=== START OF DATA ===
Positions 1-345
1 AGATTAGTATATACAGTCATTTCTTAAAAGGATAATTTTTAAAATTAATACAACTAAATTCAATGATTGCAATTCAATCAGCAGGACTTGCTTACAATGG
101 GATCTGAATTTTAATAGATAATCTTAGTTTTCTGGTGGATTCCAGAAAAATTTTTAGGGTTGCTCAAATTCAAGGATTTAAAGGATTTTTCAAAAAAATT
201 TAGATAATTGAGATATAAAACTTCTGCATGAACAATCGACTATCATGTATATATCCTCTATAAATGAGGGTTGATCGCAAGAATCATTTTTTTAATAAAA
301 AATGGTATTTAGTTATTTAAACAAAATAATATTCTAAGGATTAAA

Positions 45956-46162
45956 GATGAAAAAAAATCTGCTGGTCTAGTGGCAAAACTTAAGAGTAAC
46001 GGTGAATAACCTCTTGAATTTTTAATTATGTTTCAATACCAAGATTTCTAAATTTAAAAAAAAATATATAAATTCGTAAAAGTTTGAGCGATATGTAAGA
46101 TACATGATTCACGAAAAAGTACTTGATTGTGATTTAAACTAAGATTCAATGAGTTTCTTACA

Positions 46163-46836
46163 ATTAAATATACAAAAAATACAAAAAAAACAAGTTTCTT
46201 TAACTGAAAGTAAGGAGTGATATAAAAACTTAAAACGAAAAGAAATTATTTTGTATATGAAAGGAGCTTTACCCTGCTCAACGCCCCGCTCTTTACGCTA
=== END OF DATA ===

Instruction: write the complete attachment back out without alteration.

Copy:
Positions 1-345
1 AGATTAGTATATACAGTCATTTCTTAAAAGGATAATTTTTAAAATTAATACAACTAAATTCAATGATTGCAATTCAATCAGCAGGACTTGCTTACAATGG
101 GATCTGAATTTTAATAGATAATCTTAGTTTTCTGGTGGATTCCAGAAAAATTTTTAGGGTTGCTCAAATTCAAGGATTTAAAGGATTTTTCAAAAAAATT
201 TAGATAATTGAGATATAAAACTTCTGCATGAACAATCGACTATCATGTATATATCCTCTATAAATGAGGGTTGATCGCAAGAATCATTTTTTTAATAAAA
301 AATGGTATTTAGTTATTTAAACAAAATAATATTCTAAGGATTAAA

Positions 45956-46162
45956 GATGAAAAAAAATCTGCTGGTCTAGTGGCAAAACTTAAGAGTAAC
46001 GGTGAATAACCTCTTGAATTTTTAATTATGTTTCAATACCAAGATTTCTAAATTTAAAAAAAAATATATAAATTCGTAAAAGTTTGAGCGATATGTAAGA
46101 TACATGATTCACGAAAAAGTACTTGATTGTGATTTAAACTAAGATTCAATGAGTTTCTTACA

Positions 46163-46836
46163 ATTAAATATACAAAAAATACAAAAAAAACAAGTTTCTT
46201 TAACTGAAAGTAAGGAGTGATATAAAAACTTAAAACGAAAAGAAATTATTTTGTATATGAAAGGAGCTTTACCCTGCTCAACGCCCCGCTCTTTACGCTA